As the United States has developed under President Bush the much-desired friendlier relationship with Russia, we have ignored a disturbing development in Moscow that casts a heavy cloud over that relationship.

On July 9, Paul Klebnikov, the American-born editor of Forbes Magazine's Russian edition, was gunned down as he left his office in Moscow, making him the 15th journalist to be murdered in Russia since 2000, and showing once again that Vladimir Putin's Russia is one of the most dangerous places in the world for journalists to practice their trade.

In 2002, Valery Ivanov was shot and killed outside his home. Ivanov was the founding editor of the leading newspaper in Togliatti, a one-industry town that makes the AutoVAZ car. The Togliatti Observer had been running tough investigations into local crimes and corruption, and sometimes fingering local officials and police. Alexei Sidorov, Ivanov's successor at the Observer, vowed to continue the investigations, and kept his word. In October of 2003, he, too, was murdered -- stabbed with an ice pick.

This time, Russia's deputy prosecutor general, Vladimir Kolesnikov, came to town, and, according to a BBC report, authorities soon announced they had nabbed the killer -- a local factory worker. The man from Moscow then took pains to point out that the case was a common street killing and bore no relation to Sidorov's journalism. That conclusion was greeted with much skepticism, because other officials had given conflicting statements and because of allegations that police had beaten the factory worker, allegedly to wring a confession from him. The worker's friends said the police had pressed them to testify falsely that they had seen the accused making the murder weapon.

In most of these cases, there is good reason to suspect organized crime and/or corrupt local officials and oligarchs -- ruthless men, some of them former Soviet officials, who managed to grab huge fortunes for themselves in the breakup of the Soviet Union and who are frequently the targets of investigative reporting. Klebnikov had written extensively about the oligarchs.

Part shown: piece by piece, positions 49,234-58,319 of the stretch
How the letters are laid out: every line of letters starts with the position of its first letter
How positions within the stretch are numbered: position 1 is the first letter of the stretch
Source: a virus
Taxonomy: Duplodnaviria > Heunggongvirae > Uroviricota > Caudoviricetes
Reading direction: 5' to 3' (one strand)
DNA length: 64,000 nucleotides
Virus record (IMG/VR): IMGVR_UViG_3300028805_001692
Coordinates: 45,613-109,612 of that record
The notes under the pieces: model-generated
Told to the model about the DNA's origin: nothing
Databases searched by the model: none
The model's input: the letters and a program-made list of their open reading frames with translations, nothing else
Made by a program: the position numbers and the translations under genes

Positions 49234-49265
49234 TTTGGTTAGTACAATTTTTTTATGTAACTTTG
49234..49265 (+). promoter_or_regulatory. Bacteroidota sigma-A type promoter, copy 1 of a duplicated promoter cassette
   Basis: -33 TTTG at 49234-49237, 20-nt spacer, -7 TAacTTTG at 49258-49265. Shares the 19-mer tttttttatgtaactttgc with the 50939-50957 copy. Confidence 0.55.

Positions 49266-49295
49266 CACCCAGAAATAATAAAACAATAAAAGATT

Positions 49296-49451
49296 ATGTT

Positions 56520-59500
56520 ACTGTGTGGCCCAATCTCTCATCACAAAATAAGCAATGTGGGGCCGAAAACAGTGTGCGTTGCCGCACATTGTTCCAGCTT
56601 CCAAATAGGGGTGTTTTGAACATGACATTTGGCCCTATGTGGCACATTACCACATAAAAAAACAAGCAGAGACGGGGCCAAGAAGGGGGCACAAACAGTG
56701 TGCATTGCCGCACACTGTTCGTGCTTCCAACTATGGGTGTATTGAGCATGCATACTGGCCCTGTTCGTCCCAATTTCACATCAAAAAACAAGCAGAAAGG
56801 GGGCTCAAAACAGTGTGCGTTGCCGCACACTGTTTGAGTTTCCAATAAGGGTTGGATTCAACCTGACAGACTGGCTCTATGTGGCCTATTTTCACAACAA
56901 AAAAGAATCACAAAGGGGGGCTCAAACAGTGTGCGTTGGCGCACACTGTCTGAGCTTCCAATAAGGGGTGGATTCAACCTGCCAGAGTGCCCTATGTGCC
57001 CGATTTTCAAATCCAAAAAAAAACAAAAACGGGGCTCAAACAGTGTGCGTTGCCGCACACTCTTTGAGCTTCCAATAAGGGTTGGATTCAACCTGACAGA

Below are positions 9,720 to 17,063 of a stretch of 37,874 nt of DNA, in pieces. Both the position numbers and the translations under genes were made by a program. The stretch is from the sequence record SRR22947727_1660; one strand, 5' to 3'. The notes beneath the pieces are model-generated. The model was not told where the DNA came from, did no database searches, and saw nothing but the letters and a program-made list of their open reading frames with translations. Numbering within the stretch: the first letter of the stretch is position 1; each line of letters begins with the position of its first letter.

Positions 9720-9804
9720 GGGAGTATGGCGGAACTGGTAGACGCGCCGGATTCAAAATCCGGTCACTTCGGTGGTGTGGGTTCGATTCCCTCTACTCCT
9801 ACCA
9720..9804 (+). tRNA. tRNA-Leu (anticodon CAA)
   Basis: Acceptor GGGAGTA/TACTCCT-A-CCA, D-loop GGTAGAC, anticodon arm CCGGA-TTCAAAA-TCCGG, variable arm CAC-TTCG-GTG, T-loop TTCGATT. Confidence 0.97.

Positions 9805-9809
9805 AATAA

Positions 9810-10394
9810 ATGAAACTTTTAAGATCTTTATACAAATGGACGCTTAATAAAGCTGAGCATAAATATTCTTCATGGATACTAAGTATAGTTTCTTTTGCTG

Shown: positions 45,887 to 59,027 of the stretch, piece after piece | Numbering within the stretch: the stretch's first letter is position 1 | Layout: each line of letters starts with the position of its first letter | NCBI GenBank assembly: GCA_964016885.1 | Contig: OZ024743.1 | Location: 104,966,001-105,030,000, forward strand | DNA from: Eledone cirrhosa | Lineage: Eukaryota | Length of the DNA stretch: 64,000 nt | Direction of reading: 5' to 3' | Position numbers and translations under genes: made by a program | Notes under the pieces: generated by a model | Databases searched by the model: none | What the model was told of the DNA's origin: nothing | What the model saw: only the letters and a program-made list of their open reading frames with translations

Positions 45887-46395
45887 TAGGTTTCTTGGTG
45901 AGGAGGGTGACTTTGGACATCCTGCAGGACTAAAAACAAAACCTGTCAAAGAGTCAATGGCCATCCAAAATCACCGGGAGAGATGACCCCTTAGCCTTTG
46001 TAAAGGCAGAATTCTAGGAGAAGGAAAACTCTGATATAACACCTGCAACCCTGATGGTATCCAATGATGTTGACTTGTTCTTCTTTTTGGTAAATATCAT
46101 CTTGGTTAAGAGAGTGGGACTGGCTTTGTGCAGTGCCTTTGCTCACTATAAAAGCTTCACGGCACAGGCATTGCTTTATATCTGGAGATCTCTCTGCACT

But some think the federal government might have blood on its hands, too. 2003 also saw the murder of Yuri Shchekochikin, a crusading former member of the Russian Parliament who had suggested a possible involvement of Russian security forces in the Moscow apartment-building bombings of 1999. The government had blamed those bombings on the Chechens.

The killers in these cases seem to act with near impunity; few are ever caught and prosecuted. And these murders occur as Putin progressively squeezes what little freedom of the press Russians have been allowed by taking over virtually all TV outlets, firing outspoken broadcasters and, according to The Christian Science Monitor, shutting down one popular program as it began showing an interview with a Chechen separatist leader.

And there are more common, lesser harassments. Journalists critical of the government frequently receive threatening phone calls, and their movements are shadowed. The Glasnost Defense Foundation, a nongovernmental organization devoted to a free press and the work and welfare of journalists, reported that last year 96 journalists were assaulted, 24 media offices were attacked, 378 court cases were brought against the media and 24 cases resulted in the plug being pulled on 24 programs -- while they were on the air!

It is a truism in the democratic West that a minimum level of transparency is as essential to that form of government as oxygen is to biological life, and that a free press is necessary to provide it. Russia's last presidential election was a bad joke, with Putin, the former KGB agent, controlling the nation's television and shutting out opponents almost entirely. Imagine an election in this country in which the White House controlled all the networks (and individual stations), and the other party couldn't even buy spots.

All the good that Boris Yeltsin did when he faced down the forces that overthrew Mikhail Gorbachev might have been undone when he chose Putin to succeed him.

As hopeful as much of the world had been that a truly democratic evolution would occur, it would appear that Russia today is sliding back into the autocracy it has known, in one form or other, throughout its history. And if a free press is truly the oxygen of democracy, then all the signs show that Russian democracy is being suffocated in its crib.

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Write to Walter Cronkite c/o King Features Syndicate, 888 Seventh Ave., New York, NY 10019, or e-mail him at mail(at)cronkitecolumn.com.

(c) 2004 Walter Cronkite

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